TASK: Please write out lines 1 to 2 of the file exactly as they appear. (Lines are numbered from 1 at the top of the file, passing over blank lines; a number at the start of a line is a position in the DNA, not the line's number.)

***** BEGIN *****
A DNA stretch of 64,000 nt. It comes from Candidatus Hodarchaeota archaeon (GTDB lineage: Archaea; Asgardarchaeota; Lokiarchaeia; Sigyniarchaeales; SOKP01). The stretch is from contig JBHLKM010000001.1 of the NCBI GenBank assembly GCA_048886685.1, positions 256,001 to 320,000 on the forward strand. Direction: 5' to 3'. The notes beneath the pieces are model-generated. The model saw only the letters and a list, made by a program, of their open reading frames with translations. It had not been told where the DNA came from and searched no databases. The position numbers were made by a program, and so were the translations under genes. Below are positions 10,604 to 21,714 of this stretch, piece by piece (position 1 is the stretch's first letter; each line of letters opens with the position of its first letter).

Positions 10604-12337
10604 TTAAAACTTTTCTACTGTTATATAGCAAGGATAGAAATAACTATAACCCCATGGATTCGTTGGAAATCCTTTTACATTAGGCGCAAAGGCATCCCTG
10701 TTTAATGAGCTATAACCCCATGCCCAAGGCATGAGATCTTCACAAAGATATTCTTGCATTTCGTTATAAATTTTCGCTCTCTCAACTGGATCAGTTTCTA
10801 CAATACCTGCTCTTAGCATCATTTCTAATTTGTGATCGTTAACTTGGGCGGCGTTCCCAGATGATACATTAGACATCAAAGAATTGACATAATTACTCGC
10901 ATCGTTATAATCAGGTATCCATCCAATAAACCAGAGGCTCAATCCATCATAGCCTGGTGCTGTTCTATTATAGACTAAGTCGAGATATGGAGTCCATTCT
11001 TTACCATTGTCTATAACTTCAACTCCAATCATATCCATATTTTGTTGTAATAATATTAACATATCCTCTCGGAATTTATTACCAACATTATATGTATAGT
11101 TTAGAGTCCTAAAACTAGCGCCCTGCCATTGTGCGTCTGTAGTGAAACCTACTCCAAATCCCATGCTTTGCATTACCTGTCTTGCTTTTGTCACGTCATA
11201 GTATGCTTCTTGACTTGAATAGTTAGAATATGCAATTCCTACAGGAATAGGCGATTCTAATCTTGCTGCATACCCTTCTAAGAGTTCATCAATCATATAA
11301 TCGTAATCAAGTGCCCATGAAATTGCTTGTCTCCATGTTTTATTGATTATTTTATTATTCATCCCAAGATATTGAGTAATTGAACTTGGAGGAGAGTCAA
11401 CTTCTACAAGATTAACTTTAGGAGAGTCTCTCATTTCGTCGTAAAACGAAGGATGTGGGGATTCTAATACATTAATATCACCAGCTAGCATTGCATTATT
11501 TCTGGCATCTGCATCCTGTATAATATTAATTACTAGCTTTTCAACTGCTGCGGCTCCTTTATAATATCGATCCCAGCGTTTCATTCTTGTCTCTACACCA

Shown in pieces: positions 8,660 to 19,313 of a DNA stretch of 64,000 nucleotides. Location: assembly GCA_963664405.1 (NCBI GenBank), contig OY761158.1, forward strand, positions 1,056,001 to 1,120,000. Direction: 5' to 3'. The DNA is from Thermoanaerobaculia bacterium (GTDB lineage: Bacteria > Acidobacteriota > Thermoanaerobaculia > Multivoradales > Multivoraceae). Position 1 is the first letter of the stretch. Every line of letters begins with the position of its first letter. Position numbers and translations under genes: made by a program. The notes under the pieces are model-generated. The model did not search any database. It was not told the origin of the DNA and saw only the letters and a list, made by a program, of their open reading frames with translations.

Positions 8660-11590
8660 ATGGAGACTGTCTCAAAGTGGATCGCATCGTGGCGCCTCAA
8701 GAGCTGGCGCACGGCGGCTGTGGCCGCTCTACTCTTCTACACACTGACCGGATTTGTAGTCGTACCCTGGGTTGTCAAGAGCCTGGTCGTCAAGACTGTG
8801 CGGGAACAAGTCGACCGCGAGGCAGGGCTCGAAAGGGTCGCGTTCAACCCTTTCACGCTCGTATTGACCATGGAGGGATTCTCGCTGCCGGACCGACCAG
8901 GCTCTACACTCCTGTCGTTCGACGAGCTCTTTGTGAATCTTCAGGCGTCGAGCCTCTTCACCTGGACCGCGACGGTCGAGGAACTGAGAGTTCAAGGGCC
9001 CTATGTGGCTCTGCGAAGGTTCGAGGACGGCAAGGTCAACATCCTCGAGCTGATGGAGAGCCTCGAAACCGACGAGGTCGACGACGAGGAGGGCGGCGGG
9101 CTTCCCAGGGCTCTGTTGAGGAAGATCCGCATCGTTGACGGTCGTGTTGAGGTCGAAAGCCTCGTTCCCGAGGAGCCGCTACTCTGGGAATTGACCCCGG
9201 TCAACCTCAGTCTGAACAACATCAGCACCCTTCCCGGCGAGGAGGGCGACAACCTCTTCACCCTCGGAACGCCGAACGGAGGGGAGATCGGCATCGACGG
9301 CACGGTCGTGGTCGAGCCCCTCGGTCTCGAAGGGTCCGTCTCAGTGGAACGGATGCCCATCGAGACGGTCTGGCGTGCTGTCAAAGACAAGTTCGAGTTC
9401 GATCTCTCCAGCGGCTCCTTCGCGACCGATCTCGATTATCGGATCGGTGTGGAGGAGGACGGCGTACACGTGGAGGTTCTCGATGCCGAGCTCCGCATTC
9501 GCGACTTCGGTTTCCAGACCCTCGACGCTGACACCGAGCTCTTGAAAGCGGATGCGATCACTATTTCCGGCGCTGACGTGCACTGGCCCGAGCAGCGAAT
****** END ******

A DNA stretch of 64,000 nt. It comes from Candidatus Hodarchaeota archaeon (GTDB lineage: Archaea; Asgardarchaeota; Lokiarchaeia; Sigyniarchaeales; SOKP01). The stretch is from contig JBHLKM010000001.1 of the NCBI GenBank assembly GCA_048886685.1, positions 256,001 to 320,000 on the forward strand. Direction: 5' to 3'. The notes beneath the pieces are model-generated. The model saw only the letters and a list, made by a program, of their open reading frames with translations. It had not been told where the DNA came from and searched no databases. The position numbers were made by a program, and so were the translations under genes. Below are positions 10,604 to 21,714 of this stretch, piece by piece (position 1 is the stretch's first letter; each line of letters opens with the position of its first letter).

Positions 10604-12337